Planning a COLA party? Make sure it’s BYOB

If you are planning to invite some retiree friends to your Oct. 18 COLA (cost of living adjustment) party, here’s a tip:

Make sure your fellow retiree guests know they are to bring their own drinks. And food. And maybe any spare change they have to put in a tip jar for you.

Or better yet, if you are seeking a genuine, festive occasion, it might be wise to cancel your COLA party altogether. Don’t even bother sending out the invites. Why? Because …

There ain’t gonna be much to celebrate. Maybe a few bucks more, per month, in the new year. Maybe a little over $100 for the entire 2017 year. Is that cause for celebration, or a wake?

Sign up for the online chat with Air Force Deputy CIO Bill Marion II on May 9, at 10 a.m. (EDT).

Oct. 18 is when the Labor Department’s data, on which the January COLA will be based, will be announced. It’s a complex formula and a complex procedure. The yardstick is the CPI-W (Consumer Price Index for Urban Wage Earners and Clerical Workers). The idea is to track city-by-city living costs to follow the rise (or fall) of inflation based on a market basket of goods. When living costs for the third quarter (July, August, September) of the current year rise over the CPI level for the previous years’ third quarter, people who get civil service retirement benefits, military retired pay or Social Security get a raise. To further confuse you, this year any 2017 increase will be based on the increase of the CPI from July, August, September of this year (2016) over the same figure for 2014 . The reason for using 2014 as the base year is that retirees didn’t get a COLA this year, based on 2015 numbers.

The September figure, that will be announced next Tuesday, is still unknown. But we do know that if the raise were based on the August CPI data, the January 2017 increase would be a mere 0.3 percent.

Unless living costs jumped dramatically last month (and oil prices have remained low) the final 2017 COLA could be less than $120, on average, for the entire year of 2017. And that’s just the likely average amount for feds lucky enough to have retired after long careers in the old Civil Service Retirement System. For people under the FERS program, which includes most people still working for Uncle Sam, the COLA for retirees is likely to be less than $5 a month!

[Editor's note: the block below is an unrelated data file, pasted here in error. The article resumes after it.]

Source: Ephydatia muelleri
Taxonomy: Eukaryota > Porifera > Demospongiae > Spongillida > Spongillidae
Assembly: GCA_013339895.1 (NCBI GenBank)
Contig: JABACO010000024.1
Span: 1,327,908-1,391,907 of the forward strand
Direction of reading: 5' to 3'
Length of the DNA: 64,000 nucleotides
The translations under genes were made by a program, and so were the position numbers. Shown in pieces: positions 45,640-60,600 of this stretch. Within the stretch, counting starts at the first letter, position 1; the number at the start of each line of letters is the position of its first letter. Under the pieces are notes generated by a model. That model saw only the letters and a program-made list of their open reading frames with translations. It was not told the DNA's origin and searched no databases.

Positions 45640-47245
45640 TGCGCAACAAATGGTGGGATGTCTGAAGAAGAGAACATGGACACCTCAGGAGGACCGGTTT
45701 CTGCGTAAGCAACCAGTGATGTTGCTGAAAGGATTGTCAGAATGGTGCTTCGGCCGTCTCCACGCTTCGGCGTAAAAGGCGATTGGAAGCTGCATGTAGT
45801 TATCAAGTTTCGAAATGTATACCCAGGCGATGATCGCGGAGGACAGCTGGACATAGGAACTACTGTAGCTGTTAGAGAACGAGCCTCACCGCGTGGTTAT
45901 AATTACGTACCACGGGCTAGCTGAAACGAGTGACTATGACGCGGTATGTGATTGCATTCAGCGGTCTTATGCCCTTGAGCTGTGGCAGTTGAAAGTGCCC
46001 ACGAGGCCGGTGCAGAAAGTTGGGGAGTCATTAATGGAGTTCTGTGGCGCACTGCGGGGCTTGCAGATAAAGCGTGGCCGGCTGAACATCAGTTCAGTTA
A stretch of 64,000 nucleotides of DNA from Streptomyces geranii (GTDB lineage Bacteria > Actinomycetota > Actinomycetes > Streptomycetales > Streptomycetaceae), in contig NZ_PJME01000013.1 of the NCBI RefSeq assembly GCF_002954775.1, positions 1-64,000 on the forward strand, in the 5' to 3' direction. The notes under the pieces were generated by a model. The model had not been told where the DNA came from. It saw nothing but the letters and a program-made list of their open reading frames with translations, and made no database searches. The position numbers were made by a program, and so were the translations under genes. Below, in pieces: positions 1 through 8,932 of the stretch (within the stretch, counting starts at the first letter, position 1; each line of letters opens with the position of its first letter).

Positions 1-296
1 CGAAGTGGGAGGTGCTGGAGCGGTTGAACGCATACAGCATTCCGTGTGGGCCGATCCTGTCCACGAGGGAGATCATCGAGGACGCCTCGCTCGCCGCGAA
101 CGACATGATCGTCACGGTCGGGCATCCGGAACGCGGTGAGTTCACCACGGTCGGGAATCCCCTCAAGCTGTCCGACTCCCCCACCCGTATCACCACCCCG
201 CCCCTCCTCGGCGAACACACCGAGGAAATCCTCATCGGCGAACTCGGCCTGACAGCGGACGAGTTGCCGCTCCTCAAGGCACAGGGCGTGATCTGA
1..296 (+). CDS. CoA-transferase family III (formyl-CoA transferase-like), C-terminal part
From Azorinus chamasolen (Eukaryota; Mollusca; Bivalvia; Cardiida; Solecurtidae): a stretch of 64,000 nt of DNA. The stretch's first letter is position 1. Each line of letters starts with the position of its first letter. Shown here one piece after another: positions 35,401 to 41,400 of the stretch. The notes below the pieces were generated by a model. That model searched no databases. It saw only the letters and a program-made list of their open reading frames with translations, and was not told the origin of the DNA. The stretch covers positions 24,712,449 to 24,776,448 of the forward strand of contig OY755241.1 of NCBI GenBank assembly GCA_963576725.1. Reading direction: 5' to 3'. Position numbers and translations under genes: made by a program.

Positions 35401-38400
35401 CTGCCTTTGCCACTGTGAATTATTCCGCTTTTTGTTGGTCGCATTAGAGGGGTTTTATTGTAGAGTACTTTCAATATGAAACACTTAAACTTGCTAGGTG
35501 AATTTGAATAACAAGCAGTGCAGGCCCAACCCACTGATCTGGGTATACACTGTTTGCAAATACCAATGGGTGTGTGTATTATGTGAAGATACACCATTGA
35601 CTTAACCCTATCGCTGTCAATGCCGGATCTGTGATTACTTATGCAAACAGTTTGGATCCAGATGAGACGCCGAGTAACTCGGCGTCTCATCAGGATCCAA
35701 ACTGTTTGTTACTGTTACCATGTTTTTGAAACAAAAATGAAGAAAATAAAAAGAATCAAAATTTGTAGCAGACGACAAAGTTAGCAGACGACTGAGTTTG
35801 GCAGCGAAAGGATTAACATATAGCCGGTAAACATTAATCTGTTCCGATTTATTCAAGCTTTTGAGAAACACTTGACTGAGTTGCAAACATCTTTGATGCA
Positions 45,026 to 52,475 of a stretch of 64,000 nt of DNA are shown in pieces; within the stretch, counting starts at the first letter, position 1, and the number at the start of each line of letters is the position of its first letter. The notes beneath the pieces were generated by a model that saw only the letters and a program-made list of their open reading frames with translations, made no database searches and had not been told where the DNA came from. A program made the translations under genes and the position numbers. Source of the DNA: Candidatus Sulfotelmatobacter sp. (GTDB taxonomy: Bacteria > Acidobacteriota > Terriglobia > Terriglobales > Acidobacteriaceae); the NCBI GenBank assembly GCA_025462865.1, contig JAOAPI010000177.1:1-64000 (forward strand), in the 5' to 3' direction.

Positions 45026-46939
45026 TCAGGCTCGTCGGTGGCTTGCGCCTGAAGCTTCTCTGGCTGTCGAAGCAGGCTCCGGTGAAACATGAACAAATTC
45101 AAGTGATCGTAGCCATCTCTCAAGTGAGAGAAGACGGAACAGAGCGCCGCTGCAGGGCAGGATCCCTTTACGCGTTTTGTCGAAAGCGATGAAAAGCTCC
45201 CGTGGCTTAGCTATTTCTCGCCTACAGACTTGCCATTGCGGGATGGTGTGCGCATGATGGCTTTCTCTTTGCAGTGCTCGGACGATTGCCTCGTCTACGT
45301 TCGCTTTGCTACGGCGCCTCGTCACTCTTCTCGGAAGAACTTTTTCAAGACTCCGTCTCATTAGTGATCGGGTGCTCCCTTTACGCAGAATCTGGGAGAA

The average monthly annuity for current retirees under the CSRS system is $3,529 per month. For those retired under the FERS program, the average is $1,355 monthly. FERS workers also qualify for (and pay into) Social Security.

The average Social Security benefit this year is $1,341 per month.

Many retirees think the pending peanut-sized pay raise means there is something wrong. Either the government is fiddling with the numbers for political reasons, or the yardstick the government is using doesn’t take into account the things that retirees need and buy. Jessica Klement, legislative director of the National Active and Retired Federal Employees, says the government should be using another yardstick, the CPI-E which “is a price index that measures consumer prices experienced by those age 62 and older … with seniors spending more money on things like health care, the costs of which are rising at a faster rate than other consumer costs. “ She said the CPI-E “would paint a more accurate picture of the prices based by seniors than the CPI-W” which is now used.

‘If you’re a really good federal worker, you should welcome’ the reorganization plan, OMB says

Nearly Useless Factoid

By Michael O’Connell

Chad McLean of Brigham City, Utah, set the record for holding the most bowling balls at the same time — 13 — on Nov.  2, 2015

Source: Guinness World Records